Maybe it's time for Hillary Clinton to take up a new hobby in 2018 pic.twitter.com/sbE78rA5At— VANITY FAIR (@VanityFair) December 23, 2017
Originally published on Saturday, the video seemed to have largely fallen throught the cracks over the holiday weekend, but gained traction—and suddenly started attracting plenty of negative attention—on Tuesday as many office workers started heading back to their desks (and back on Twitter).
If you haven't yet watched the video above, watch it now—especially the part where one VF staffer suggests, "Take up a new hobby in the new year. Volunteer work, knitting, improv comedy—literally anything that'll keep you from running again."
Here's a small sampling of the reaction that Vanity Fair's attempt at comedy has unleashed on Twitter in the last 24 hours:
Six New Year's Resolutions for Vanity Fair's Hive Editors: 1) Don't make videos on Ambien 2) Show some fucking respect to the 1st female Presidential nominee of a major political party & the former 1st lady & Secretary of State 3) Learn what funny is 4) Fuck off 5) see 4 6) see 5— Caissie St.Onge (@Caissie) December 27, 2017
How did no one have second thoughts while they were filming it?— Jacquie (@After_Words) December 27, 2017
And the winner of the "Worst Idea for a Video Offering Advice to A Woman Who Ran For President," goes to....@VanityFair! ("Take up knitting"?!?)— Osha Davidson (@OshaDavidson) December 27, 2017
Oh look--@VanityFair highlights how white they are with a bunch of white people(demo that elected Trump)telling @HillaryClinton--the most important female political figure in US history who won the most votes & who was voted for overwhelmingly by POC--to STFU and go away.#Resist https://t.co/eBRRRmsBLW— Victoria Brownworth (@VABVOX) December 26, 2017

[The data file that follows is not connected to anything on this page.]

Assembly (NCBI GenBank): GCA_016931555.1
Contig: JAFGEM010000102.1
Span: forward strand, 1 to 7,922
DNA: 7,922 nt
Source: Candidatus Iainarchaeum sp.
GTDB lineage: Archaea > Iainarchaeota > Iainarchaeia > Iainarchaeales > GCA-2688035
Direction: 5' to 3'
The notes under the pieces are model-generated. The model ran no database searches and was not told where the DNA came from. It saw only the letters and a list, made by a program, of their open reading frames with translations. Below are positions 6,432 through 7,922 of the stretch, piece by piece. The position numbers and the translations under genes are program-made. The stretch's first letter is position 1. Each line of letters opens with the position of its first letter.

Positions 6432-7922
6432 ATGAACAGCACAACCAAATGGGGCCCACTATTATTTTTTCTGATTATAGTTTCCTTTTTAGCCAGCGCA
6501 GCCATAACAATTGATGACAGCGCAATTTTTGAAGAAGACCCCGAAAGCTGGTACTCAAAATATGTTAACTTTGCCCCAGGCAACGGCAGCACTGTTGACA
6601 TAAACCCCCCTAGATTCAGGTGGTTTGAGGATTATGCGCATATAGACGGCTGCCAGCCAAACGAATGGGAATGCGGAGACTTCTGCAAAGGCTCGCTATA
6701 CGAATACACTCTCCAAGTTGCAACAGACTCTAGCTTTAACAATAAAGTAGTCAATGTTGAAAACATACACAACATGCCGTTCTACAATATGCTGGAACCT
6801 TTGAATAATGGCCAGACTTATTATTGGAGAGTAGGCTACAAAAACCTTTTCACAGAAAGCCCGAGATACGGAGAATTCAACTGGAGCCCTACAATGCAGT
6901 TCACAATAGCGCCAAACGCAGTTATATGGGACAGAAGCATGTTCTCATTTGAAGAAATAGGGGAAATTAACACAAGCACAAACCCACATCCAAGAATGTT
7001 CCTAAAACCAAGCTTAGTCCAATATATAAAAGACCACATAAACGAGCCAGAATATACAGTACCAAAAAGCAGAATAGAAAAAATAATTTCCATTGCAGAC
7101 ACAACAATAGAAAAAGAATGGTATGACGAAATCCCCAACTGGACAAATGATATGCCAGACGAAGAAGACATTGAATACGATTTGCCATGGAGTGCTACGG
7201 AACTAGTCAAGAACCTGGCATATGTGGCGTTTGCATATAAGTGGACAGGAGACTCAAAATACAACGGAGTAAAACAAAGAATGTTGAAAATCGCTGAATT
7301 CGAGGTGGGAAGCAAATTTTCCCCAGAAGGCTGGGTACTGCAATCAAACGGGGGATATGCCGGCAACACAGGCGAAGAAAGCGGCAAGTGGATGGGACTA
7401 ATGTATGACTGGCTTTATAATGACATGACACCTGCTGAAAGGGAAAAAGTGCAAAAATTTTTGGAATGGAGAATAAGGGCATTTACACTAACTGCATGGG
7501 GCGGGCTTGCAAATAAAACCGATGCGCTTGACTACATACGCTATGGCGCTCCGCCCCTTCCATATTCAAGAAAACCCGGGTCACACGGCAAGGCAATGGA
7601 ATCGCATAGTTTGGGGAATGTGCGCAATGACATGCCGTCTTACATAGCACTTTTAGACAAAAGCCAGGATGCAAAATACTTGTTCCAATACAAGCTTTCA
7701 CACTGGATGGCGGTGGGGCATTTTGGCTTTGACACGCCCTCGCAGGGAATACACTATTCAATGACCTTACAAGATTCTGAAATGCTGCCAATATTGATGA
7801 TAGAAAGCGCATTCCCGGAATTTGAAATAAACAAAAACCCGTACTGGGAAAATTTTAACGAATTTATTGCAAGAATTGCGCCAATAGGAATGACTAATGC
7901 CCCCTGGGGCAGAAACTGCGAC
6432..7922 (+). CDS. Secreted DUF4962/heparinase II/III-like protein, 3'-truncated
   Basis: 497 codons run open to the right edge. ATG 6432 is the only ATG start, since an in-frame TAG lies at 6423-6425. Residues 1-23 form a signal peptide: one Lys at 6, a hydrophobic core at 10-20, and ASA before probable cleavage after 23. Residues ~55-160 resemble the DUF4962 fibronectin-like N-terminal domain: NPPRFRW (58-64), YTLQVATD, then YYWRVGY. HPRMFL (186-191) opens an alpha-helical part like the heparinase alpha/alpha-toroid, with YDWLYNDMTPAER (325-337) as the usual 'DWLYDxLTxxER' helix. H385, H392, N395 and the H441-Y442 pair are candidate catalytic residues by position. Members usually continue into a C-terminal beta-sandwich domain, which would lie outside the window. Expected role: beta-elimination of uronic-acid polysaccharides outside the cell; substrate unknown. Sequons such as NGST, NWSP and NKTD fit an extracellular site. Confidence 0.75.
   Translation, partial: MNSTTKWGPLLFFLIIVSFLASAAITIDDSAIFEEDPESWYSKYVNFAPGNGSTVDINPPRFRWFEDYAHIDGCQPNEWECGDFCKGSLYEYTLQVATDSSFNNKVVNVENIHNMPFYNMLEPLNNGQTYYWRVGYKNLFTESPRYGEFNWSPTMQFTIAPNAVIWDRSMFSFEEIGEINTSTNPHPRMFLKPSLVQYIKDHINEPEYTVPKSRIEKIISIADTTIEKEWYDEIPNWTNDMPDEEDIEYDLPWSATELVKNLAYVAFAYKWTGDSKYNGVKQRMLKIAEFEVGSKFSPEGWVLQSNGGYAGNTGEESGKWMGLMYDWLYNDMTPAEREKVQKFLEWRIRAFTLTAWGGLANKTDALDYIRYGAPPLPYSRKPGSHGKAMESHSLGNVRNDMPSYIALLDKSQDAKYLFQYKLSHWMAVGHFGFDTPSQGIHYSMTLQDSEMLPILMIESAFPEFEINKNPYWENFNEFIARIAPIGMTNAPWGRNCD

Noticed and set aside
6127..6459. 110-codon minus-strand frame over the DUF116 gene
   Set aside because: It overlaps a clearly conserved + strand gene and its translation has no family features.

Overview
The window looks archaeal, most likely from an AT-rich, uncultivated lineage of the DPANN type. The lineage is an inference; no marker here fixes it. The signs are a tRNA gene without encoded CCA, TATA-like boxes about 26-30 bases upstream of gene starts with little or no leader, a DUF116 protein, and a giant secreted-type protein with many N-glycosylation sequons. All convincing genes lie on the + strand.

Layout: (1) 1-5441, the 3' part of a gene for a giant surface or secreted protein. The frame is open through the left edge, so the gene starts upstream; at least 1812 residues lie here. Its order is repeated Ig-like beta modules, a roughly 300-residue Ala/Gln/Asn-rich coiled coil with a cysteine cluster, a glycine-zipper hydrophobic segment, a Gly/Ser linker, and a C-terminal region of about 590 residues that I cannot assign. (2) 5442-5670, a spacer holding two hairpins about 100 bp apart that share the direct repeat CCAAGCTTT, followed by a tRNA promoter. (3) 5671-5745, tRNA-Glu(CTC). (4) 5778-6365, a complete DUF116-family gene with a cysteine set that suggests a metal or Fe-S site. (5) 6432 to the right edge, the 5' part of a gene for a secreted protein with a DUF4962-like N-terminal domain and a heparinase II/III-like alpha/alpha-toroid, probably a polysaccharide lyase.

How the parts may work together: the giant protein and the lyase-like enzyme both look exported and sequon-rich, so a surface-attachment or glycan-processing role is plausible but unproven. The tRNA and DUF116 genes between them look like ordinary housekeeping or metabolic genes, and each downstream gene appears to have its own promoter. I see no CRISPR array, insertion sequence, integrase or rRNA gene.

A pretty disgusting piece of trash, attacking someone who's spent their career fighting for children's health care, women's rights, and the list goes on. But hey, let's go after Hillary Clinton instead of focusing on what's happening in our country right now. #CancelVanityFair— Trapper Graves-Lalor (@Traepischke) December 27, 2017
Let's be clear @VanityFair could've done year-end piece on future of #MeToo or even profiles on female leadership.— Nicki 🤓 (@nickiknowsnada) December 27, 2017
NOPE! Chose to drag Hillary Clinton & basically told a former U.S. Secretary Of State to sit down & go knit something.#CancelVanityFair
Notice the #CancelVanityFair hashtag? So did former Clinton advisor Peter Daou:
So @VanityFair decided that the best way to end 2017 was to take a repulsive cheap shot at @HillaryClinton, one of the most accomplished women in the history of the United States.— Peter Daou (@peterdaou) December 27, 2017
Now #CancelVanityFair is moving.
Another Clinton adviser, Adam Parkhomenko, had an idea for a new use for Vanity Fair:
The backlash doesn't seem to be dying down today; in fact, Vanity Fair is, as of this writing, a top 10 Twitter trending topic—and more and more tweeters are calling for the magazine to apologize.
Did Vanity Fair suggest that Mitt Romney, John McCain, John Kerry or Al Gore take up new hobbies? Hillary Clinton is a Wellesley and Yale Law grad, U.S. Senator, Secretary of State, and the only female presidential candidate win the popular vote by 3 million. Apologize #Misogyny https://t.co/ripJWFlSMY— Nancy Levine (@nancylevine) December 27, 2017
Incidentally, compounding the awkwardness for Vanity Fair is the fact that its owner, Condé Nast, recently named Radhika Jones to succeed longtime editor-in-chief Graydon Carter. Jones was set to start her new job on Dec. 11, but she hasn't tweeted since landing the job in November.
I'm honored and excited to succeed Graydon Carter as editor in chief of @VanityFair.— Radhika Jones (@radhikajones) November 13, 2017
UPDATE: Per the New York Post's Alexandra Steigrad,
According to VF, Jones did not have anything to do with the video—and neither did Carter. It was created during the transition period and it was under the direction of Jon Kelly, the Hive editor. The Vanity Fair spokeswoman said Kelly would not be making a statement, and instead offered a blanket apology: "It was an attempt at humor and we regret that it missed the mark."